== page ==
Scientific Games joins scrum over sports betting market
ATLANTIC CITY, N.J. (AP) — The scramble to become leaders in a U.S. sports betting market that doesn’t even exist yet is heating up.
Las Vegas-based Scientific Games Corp. joined a legal battle against British online betting firm William Hill over Scientific’s proposed acquisition of one of the firm’s rivals, British-based NYX Gaming.
William Hill threatened to use its stock in NYX Gaming to block its acquisition by Scientific Games.
Scientific Games filed a lawsuit Thursday in Nevada, making many of the same claims against William Hill that NXY did in its own suit filed against the firm a week earlier in New Jersey. Both accuse William Hill of trying to stifle competition, anticipating that the U.S. Supreme Court soon will legalize sports betting in the U.S.
The maneuvering takes place as the nation’s highest court prepares to hear a case brought by New Jersey that seeks to legalize sports betting. The state is taking aim at a 1992 law that forbids state-authorized sports gambling in all but four states that met a 1991 deadline to legalize it: Delaware, Montana, Nevada and Oregon. Nevada is the only state to allow single-game wagering.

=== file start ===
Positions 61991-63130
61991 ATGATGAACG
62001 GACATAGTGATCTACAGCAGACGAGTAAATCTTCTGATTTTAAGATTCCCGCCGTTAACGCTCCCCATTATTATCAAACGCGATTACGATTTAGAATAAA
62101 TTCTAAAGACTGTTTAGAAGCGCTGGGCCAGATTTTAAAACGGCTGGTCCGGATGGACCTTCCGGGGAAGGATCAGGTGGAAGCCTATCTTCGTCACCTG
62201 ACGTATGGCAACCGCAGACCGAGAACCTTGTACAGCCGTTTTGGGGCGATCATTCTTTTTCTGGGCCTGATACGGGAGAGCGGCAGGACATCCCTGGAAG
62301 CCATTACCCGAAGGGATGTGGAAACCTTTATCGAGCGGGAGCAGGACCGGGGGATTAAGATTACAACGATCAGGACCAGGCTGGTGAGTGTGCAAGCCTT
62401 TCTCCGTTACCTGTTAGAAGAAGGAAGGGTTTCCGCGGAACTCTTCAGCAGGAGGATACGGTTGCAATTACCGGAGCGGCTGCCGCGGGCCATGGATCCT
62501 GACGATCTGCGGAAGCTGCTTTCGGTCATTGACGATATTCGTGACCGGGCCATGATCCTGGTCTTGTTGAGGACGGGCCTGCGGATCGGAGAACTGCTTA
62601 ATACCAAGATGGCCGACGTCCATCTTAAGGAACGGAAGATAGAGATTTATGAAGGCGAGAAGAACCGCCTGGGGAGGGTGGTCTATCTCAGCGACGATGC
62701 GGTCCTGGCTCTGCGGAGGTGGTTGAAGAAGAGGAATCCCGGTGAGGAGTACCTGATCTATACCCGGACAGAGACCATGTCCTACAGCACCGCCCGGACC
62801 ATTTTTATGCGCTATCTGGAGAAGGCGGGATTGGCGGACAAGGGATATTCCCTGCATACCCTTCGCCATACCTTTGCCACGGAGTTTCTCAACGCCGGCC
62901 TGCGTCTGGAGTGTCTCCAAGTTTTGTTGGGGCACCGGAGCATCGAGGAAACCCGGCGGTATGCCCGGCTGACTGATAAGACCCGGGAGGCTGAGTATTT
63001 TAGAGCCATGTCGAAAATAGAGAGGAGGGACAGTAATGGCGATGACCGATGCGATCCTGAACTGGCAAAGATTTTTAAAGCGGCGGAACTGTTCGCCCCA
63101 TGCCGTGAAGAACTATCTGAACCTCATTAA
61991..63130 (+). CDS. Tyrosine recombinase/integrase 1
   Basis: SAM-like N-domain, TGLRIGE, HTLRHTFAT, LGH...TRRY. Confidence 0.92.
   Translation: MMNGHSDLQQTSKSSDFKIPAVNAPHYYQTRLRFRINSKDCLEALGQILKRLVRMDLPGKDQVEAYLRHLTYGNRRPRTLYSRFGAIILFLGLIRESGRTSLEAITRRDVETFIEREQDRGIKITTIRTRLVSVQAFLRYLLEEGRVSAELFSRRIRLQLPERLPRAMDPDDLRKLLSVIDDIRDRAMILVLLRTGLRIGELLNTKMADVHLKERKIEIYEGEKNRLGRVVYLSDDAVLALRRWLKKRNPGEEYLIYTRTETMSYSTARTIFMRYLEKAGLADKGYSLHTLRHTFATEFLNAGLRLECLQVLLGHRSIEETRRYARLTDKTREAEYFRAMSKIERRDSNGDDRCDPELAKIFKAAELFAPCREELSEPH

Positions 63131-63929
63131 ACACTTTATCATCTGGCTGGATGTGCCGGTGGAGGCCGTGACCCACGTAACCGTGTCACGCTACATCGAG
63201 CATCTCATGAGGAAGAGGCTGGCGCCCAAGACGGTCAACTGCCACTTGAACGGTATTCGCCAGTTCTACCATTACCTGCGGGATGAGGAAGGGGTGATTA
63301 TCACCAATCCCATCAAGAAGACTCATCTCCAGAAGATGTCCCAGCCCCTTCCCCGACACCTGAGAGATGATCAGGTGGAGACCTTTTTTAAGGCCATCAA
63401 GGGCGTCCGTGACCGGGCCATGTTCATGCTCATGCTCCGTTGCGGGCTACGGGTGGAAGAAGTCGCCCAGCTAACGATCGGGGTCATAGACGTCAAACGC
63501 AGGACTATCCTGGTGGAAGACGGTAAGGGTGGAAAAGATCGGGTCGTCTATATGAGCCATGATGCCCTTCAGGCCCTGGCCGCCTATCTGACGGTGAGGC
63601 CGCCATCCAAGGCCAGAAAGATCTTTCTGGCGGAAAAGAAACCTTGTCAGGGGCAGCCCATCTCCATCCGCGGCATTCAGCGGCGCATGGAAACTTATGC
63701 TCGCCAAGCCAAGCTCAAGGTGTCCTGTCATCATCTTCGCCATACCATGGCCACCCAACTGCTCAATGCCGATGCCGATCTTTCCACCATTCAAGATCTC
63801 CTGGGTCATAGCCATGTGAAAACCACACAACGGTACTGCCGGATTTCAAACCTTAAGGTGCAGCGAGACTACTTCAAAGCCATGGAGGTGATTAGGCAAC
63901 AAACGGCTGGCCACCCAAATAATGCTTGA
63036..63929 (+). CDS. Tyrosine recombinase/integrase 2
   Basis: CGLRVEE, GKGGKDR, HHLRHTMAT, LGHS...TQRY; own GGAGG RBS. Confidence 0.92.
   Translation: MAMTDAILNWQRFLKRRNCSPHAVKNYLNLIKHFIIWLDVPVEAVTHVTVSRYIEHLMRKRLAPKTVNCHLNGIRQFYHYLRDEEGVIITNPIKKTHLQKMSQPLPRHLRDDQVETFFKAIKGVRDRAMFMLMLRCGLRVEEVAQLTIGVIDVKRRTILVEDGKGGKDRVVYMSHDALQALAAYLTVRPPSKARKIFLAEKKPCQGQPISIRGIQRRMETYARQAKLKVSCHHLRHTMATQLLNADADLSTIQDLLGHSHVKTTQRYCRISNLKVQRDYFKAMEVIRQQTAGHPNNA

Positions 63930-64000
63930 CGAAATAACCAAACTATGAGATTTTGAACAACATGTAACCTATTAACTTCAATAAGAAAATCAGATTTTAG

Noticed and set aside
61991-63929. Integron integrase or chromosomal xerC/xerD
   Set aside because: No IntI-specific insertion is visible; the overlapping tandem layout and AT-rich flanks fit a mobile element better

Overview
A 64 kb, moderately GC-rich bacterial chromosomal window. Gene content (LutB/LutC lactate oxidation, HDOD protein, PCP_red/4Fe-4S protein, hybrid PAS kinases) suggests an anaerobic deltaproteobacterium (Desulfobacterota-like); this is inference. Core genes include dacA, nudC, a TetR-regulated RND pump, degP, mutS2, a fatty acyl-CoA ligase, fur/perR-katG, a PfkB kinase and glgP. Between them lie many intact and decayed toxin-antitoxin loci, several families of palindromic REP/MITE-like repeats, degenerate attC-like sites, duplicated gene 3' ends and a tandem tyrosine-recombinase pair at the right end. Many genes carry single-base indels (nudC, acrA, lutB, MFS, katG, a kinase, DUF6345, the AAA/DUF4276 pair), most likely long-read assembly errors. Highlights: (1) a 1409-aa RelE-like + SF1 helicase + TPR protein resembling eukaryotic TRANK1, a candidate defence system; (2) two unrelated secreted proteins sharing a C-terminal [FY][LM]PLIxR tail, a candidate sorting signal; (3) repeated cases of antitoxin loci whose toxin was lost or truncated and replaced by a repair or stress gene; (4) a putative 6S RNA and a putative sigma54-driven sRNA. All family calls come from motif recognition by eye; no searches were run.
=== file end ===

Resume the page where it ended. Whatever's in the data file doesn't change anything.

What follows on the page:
Scientific Games asserted in its lawsuit that acquiring NYX would increase competition by combining NYX’s technology with its own status as “the largest lottery and gaming supplier in the U.S.” It said the newly combined company will provide more gambling and entertainment choices for customers, “which is exactly what William Hill fears.”
A spokesman for London-based William Hill did not immediately respond to a request for comment Saturday. But in response to NYX’s lawsuit last week, the company said it is simply looking out for the interests of its shareholders, and called its proposed restrictions on what the newly merged company can and can’t do “perfectly reasonable.”
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